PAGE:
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26 February 2015

Denel Promoting Projects in the Middle East

South African company Denel was promoting the first project in its joint venture with UAE-based Tawazun Holdings at the International Defence Exhibition & Conference (IDEX) in Abu Dhabi this week.

The joint venture, called Tawazun Dynamics, unveiled its Al Tariq family of strap-on bomb kits for the Mk80 family of bombs which is destined to delivered to the UAE Armed Forces.
Meanwhile, Denel also showcased its fifth generation A-Darter air-to-air missile, co-developed with the Brazilian armed forces. Designed to meet the challenges of future air combat in a hostile electronic countermeasure environment, this particular munition has completed in-flight guided tests and is awaiting integration onto Saab’s Gripen jet fighter currently in use with the South African Air Force. Production is expected to begin later this year.

Riaz Saloojee, the Group Chief Executive of Denel, said the munition had been designed to combat future challenges in a hostile electronic countermeasure environment: “Testing and integration of the A-DARTER on the JAS 39 GRIPEN used by the South African Air Force has already been done and it will, in future, also be integrated onto the GRIPEN NG,” he announced.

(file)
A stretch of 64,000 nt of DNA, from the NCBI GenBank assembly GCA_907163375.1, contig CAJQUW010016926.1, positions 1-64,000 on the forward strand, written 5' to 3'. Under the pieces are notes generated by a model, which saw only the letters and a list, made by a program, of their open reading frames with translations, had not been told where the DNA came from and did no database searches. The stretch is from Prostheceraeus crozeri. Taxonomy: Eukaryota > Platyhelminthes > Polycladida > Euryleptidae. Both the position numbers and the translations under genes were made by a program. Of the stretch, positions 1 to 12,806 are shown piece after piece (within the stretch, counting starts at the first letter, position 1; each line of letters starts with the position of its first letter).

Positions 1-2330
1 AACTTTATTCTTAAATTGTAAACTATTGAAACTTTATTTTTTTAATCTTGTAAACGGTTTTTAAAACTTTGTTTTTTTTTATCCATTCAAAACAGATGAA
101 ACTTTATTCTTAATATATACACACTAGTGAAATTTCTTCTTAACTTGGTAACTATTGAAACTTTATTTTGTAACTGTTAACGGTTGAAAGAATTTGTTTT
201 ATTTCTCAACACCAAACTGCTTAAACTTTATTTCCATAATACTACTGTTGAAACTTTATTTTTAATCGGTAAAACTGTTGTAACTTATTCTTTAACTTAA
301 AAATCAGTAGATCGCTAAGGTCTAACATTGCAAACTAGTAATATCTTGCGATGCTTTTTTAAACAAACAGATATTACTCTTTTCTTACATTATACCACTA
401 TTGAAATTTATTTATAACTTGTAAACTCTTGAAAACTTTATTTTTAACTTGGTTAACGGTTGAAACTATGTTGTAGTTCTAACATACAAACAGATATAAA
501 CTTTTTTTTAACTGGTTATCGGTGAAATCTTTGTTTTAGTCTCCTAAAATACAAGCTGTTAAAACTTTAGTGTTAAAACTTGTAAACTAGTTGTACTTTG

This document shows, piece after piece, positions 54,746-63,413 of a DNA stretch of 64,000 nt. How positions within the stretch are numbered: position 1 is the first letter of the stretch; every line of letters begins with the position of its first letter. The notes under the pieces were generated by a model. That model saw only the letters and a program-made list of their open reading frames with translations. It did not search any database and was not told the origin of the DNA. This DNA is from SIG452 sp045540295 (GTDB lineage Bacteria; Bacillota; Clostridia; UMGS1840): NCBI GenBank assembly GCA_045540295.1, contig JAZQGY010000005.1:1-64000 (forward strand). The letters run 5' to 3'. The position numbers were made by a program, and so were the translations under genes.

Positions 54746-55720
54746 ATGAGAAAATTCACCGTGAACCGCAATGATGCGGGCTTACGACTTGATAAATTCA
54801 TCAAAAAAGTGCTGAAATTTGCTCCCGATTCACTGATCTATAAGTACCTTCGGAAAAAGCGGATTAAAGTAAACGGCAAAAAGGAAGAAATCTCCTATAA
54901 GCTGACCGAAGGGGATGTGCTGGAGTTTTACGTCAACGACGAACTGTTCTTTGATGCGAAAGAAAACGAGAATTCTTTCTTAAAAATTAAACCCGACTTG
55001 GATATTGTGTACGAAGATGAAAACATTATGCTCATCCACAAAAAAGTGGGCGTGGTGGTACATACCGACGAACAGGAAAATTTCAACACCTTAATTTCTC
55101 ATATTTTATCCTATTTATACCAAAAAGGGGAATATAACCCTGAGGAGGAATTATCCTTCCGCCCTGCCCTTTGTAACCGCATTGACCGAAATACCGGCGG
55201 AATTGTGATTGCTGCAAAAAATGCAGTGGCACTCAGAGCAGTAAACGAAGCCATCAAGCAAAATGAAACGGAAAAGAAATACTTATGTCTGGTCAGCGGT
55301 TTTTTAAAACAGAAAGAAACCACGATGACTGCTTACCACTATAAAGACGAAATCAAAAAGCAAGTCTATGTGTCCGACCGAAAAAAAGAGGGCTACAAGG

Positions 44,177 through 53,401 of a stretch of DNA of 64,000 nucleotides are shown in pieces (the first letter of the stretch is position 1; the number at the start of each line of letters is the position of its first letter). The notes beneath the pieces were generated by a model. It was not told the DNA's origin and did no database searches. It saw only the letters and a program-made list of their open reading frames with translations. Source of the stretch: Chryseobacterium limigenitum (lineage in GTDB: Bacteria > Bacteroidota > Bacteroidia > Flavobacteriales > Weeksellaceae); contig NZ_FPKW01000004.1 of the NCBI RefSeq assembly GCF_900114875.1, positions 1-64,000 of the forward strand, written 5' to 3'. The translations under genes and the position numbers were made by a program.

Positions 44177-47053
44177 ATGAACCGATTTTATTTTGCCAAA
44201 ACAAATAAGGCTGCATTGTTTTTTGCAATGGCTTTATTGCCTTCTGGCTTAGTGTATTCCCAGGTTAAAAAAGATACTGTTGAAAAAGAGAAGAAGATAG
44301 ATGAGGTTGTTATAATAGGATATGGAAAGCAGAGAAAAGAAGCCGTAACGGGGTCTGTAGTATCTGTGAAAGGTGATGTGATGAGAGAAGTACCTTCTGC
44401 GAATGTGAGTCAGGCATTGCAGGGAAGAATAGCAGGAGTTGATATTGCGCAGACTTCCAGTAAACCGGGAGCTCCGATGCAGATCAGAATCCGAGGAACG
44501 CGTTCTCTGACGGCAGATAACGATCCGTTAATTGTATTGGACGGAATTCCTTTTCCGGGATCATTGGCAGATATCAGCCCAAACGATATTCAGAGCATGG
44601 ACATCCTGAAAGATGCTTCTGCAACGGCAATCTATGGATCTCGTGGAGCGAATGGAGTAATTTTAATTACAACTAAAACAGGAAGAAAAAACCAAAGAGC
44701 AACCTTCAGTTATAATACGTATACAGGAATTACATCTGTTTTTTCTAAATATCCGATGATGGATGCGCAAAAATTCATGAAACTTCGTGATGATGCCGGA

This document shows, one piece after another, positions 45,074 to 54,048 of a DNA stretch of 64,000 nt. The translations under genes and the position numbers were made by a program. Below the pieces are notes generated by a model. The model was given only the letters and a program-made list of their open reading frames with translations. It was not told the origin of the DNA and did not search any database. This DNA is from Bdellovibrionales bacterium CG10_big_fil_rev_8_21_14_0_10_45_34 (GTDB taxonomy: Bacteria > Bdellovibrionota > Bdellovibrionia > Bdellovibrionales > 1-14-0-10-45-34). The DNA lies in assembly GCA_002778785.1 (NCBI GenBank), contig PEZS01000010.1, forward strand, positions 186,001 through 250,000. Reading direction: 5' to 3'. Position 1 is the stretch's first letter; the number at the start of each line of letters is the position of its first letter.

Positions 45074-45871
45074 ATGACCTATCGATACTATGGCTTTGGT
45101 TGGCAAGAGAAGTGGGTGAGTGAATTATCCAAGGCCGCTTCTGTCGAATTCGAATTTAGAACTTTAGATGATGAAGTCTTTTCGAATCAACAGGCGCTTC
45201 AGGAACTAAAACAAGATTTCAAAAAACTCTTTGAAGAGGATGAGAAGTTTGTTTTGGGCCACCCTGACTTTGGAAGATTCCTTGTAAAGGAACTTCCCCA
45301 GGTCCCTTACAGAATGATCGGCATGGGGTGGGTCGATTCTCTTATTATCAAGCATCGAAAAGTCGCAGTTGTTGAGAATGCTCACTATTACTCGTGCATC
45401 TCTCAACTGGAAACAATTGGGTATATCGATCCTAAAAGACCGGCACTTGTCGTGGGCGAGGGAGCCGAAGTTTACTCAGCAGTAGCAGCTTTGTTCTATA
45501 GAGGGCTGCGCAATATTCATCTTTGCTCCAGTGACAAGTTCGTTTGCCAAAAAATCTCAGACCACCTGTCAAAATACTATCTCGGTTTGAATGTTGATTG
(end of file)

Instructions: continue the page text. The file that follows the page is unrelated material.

The wingless missile was designed for close combat situations and features  lock-on after launch and memory tracking capabilities as well as advanced digital processing capabilities to ensure maximum image detection, false target rejection, electronic counter-countermeasures, guidance and control.
However, the missile can also be fired from a variety of other platforms including ground vehicles, short batteries and vessels. It is also capable of penetrating 1,350mm armour and has demonstrated an effect against explosive reactive armour.

Elsewhere, Denel also exhibited its Ingwe Portable Launch System which fires a beam-rider HEAT and Multi-Purpose Penetrator missile which has the capability to penetrate 1,000mm armour. The PLS can be fired from light tactical vehicles as well as a ground-based tripod system and is best suited at destroying tactual vehicles, bunkers, buildings and fortified positions at ranges between 200m and 5,000m.

“This adds to the versatility of the Ingwe which already has proven capabilities when launched from helicopter and fire-on-the-move land platforms. It is currently in service with the South African National Defence Force and integrated on a range of land vehicles and helicopters with other customers,” Saloojee said.

Denel was also exhibiting an armed variant of its Seeker 400 UAV and is targeting a number of undisclosed countries in the Middle East, having already supplied the UAE with the Seeker 2 and 200 variants. The 400 model has a faster cruising speed of 150kph and greater payload of 100kg.
It has the ability to carry two payloads including synthetic aperture radar and EOIR sensors with a maximum endurance of 16 hours at altitudes up to 18,000ft. Company sources added that the Seeker 400 had recently completed “vital” tests in the Alkantpan Range in South Africa, although further details remain undisclosed.

Finally, the company revealed plans to extend its interest in the Middle East to the maritime domain, having recently established its Integrated Systems and Maritime Division. 

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